Internet-delivered cognitive behavior therapy for adolescents with functional gastrointestinal disorders — An open trial
Marianne Bonnert, Brjánn Ljótsson, Erik Hedman, Johanna Andersson, Henrik Arnell, Marc A. Benninga, Magnus Simrén, Helena Thulin, Ulrika Thulin, Sarah Vigerland, Eva Serlachius, Ola Olén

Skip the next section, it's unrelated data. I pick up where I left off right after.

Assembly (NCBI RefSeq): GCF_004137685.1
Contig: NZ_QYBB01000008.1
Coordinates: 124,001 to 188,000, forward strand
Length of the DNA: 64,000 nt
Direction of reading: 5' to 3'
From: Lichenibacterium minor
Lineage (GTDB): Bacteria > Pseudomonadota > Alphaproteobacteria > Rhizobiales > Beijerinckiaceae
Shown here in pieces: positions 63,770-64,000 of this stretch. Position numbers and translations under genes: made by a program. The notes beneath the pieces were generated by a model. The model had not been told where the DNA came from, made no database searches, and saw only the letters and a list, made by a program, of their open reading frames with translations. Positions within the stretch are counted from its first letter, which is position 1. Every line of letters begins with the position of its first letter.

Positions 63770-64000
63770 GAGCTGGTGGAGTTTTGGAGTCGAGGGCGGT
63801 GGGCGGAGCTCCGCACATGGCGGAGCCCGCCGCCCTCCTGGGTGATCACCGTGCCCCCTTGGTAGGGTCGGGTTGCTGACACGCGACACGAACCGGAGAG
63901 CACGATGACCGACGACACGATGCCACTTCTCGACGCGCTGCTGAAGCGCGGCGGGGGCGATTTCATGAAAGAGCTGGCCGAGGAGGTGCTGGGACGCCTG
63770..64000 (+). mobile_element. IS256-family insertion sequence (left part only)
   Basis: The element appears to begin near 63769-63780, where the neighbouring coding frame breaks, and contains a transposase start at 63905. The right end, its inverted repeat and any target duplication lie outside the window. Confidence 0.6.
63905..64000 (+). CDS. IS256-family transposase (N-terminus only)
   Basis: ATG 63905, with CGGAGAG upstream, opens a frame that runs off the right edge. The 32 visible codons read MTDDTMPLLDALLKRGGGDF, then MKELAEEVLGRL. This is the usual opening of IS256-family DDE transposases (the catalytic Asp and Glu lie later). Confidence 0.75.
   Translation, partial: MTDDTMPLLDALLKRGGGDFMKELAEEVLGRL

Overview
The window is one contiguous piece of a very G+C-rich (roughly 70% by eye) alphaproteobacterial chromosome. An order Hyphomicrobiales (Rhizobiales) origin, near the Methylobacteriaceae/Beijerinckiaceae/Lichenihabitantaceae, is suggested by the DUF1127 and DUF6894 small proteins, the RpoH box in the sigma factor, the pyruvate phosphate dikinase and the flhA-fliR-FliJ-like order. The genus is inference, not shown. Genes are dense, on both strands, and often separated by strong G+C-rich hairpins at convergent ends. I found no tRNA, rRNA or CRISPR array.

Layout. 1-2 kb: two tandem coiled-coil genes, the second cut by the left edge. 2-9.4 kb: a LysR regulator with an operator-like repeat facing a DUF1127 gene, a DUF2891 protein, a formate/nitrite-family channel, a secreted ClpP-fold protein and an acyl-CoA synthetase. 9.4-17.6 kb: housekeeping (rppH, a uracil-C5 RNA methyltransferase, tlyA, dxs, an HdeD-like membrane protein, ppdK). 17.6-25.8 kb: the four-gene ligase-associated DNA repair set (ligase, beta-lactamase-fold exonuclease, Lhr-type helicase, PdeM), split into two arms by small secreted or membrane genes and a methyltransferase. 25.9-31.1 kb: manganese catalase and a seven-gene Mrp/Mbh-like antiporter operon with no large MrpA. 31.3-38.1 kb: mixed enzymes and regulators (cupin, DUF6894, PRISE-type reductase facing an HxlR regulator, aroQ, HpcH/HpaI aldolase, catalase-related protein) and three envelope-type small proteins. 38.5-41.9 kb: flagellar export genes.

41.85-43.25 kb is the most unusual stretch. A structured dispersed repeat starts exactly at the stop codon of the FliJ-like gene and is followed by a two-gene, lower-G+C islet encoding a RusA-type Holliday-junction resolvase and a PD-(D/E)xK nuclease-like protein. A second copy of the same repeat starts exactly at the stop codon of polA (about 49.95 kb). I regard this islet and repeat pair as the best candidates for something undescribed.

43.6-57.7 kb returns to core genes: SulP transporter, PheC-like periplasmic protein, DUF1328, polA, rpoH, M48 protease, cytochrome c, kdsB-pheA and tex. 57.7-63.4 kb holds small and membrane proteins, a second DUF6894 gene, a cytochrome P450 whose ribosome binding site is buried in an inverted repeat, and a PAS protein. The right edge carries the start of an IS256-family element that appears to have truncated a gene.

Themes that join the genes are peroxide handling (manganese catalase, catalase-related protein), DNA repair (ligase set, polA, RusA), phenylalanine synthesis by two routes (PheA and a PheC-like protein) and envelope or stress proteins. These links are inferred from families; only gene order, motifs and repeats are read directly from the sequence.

Functional gastrointestinal disorders (FGID), including irritable bowel syndrome, functional dyspepsia and functional abdominal pain, are common in adolescents and are associated with substantially decreased quality of life. Cognitive behavior therapy for children and adolescents with FGID is one of few treatments that have shown effect, but treatment access is limited. In adults with irritable bowel syndrome, exposure-based internet-delivered CBT (ICBT) leads to reduced symptoms and increased quality of life, but studies in children are lacking. This open pilot aimed to evaluate feasibility and the potential efficacy of an exposure-based ICBT-program for adolescents with pain-predominant FGID. Twenty-nine adolescents (age 13–17), with FGID were included. The ICBT-program lasted for 8 weeks with weekly online therapist support. The protocol for adolescents included exposure to abdominal symptoms, while the protocol for parents aimed at increasing parents’ attention to adolescent healthy behaviors. Assessment points were baseline, post-treatment and 6-month follow-up. The primary outcome was the Gastrointestinal Symptoms Rating Scale-IBS (GSRS-IBS). Effect sizes were calculated using Cohen’s d in an intent to treat analysis. GSRS-IBS improved significantly from baseline to post-treatment (mean difference 6.48; 95% CI [2.37–10.58]) and to follow-up (mean difference 7.82; 95% CI [3.43–12.21]), corresponding to moderate effect sizes (within-group Cohen’s d = 0.50; 95% CI [0.16–0.84] and d = 0.63; 95% CI [0.24–1.02], respectively). Treatment adherence was high with 22 of 29 (76%) adolescents completing the entire treatment period. High adherence indicates acceptability of format and content, while symptomatic improvement suggests potential efficacy for this ICBT intervention in adolescents with FGID.